| Discussion|| |
Genaralized CL is also known as generalized elastolysis. The calculated prevalence is 1/1,000,000.
ADCL is a milder form and usually appears in childhood or early adulthood. It presents with characteristic facial features with loose skin and systemic involvement such as gastrointestinal diverticula, herniae, uterine prolapse, and aortic dilatations.,
Autosomal recessive cutis laxa (ARCL) is the most severe form of CL. ARCL-1 presents at birth with cutaneous manifestations affecting whole body. Systemic manifestations include pulmonary emphysema, gastrointestinal and bladder diverticula, arterial aneurysms, pulmonary artery stenosis, hernia, etc., and are severe and life-threatening. Child's developmental milestones and intelligence quotient are normal. FBLN5 and FBLN4/EFEMP2 genes are affected.
In ARCL-2, there is intrauterine growth restriction, skeletal involvement, and developmental delay. Loss of function mutations is present in ATP6V0A2, resulting in abnormal glycosylation.,,
ARCL-3 (de Barsy syndrome) presents with severe mental retardation, athetoid movements, and corneal opacities.
In X-linked form (occipital horn syndrome), bladder diverticula, inguinal hernias, slight skin laxity and hyperextensibility, joint laxity, coarse hair, and skeletal abnormalities are associated. Mutation in copper transporter gene ATP7A is seen, resulting in low-serum copper, and ceruloplasmin levels.,
Differential diagnosis includes Ehler's–Danlos syndrome in which there are hyperextensible joints with hyper mobility, but not lax skin. There is quick recoil of skin on stretching.,,
Pseudoxanthoma elasticum is characterized by fragmented and calcified elastic fibers. The face is spared, and the skin is yellow.,
The exact pathogenesis of CL is not known, but various hypothesis has been proposed such as immune mediated mechanism, altered copper metabolism, and excess elastase.,
In our case, the child had similar complaints in siblings, which is suggestive of AR inheritance. In our case, there was severe wide range of systemic involvement (pulmonary hypertension, emphysema, bronchopneumonia, chronic cystitis and bladder diverticula) which are life-threatening. Hence, continuous monitoring and active management for the associated complications were needed. Diagnosis of ARCL-1 was done on the basis of clinical features, extracutaneous findings, and histopathological findings with the exclusion of differential diagnosis. There is no effective treatment available for ARCL-1. Symptomatic management for the associated complications remains the mainstay of treatment. Genetic counseling of the affected family is essential. Due to financial constraints, genetic studies could not be performed in our case. Only about sixty cases have been reported in literature so far.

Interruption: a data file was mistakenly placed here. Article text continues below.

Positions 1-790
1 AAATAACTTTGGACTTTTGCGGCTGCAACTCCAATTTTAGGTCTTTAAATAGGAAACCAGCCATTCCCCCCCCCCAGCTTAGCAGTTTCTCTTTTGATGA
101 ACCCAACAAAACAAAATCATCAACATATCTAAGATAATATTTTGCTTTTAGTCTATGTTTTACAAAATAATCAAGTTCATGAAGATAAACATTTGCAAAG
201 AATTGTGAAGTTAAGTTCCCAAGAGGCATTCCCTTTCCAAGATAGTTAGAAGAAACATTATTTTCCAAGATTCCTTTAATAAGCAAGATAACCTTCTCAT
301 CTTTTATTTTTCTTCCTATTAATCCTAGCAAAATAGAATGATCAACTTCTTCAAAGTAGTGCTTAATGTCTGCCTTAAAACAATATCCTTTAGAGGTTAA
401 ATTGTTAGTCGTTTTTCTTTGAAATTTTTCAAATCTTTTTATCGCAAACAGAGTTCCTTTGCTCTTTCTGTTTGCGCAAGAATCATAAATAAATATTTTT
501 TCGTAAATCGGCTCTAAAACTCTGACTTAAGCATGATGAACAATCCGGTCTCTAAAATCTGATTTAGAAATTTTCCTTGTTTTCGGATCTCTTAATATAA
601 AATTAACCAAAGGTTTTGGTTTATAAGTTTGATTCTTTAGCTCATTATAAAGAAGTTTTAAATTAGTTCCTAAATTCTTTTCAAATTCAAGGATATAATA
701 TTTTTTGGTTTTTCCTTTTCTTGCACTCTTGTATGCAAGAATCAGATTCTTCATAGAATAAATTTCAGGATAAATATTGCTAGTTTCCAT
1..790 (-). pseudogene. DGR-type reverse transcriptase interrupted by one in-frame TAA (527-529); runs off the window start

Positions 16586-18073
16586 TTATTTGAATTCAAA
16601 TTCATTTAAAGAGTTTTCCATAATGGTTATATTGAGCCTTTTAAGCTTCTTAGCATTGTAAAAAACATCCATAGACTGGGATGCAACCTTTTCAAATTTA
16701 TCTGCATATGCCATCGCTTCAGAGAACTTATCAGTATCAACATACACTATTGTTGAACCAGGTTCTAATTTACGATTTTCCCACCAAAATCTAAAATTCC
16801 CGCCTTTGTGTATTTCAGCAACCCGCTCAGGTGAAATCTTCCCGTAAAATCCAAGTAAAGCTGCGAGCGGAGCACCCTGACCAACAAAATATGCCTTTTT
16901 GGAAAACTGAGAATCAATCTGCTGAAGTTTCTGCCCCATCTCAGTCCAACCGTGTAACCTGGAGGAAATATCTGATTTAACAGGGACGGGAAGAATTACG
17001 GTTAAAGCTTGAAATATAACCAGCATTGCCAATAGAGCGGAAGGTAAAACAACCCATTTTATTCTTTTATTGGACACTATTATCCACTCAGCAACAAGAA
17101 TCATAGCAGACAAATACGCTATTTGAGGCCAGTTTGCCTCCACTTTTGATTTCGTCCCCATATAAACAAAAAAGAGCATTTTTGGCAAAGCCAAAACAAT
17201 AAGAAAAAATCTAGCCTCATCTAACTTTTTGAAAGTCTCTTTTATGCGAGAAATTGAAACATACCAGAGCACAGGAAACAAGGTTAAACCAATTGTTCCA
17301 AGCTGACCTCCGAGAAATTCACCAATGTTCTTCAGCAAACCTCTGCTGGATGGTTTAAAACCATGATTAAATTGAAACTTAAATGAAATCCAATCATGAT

| Conclusion|| |
We report this case of ARCL-1 with complex systemic involvement for its rarity.
Declaration of patient consent
The authors certify that they have obtained all appropriate patient consent forms. In the form the patient(s) has/have given his/her/their consent for his/her/their images and other clinical information to be reported in the journal. The patients understand that their names and initials will not be published and due efforts will be made to conceal their identity, but anonymity cannot be guaranteed.
Financial support and sponsorship
Conflicts of interest
There are no conflicts of interest.
| References|| |
Kumar P, Savant SS, Das A. Generalized acquired cutis laxa type 1: A case report and brief review of literature. Dermatol Online J 2016;22. Retrieved from: http://escholarship.org/uc/item/8rb7f7w1
. [Last accessed on 2017 Aug 03].
Berk DR, Bentley DD, Bayliss SJ, Lind A, Urban Z. Cutis laxa: A review. J Am Acad Dermatol 2012;66:842.e1-17.
Sayal SK, Dhillon KS, Das AL, Prasad GK. Acquired cutis laxa. Indian J Dermatol 2001;46:255-6.
Burrows NP, Lovell CR. Disorders of elastic fibres. In: Burns T, Breathnach SM, Cox N, Griffiths C, editors. Rook's Textbook of Dermatology. 8th
ed.. Malden, MA: Blackwell Science Ltd.; 2010. p. 45. 45.14-45.16.
Patel KB, Patel R. Cutis laxa with pulmonary artery stenosis. Indian Dermatol Online J 2012;3:70-1.
] [Full text]
Goyal M, Singh A, Kornak U, Kapoor S. The diagnostic dilemma of cutis laxa: A Report of two cases with genotypic dissimilarity. Indian J Dermatol 2015;60:521.
Dutta A, Ghosh SK, Ghosh A, Roy S. A 5-year journey with cutis laxa in an Indian child: The de barsy syndrome revisited. Indian J Dermatol 2016;61:81-4.
] [Full text]
Mitra S, Agarwal AA, Das JK, Gangopadhyay A. Cutis laxa: A report of two interesting cases. Indian J Dermatol 2013;58:328.
] [Full text]
[Figure 1], [Figure 2], [Figure 3]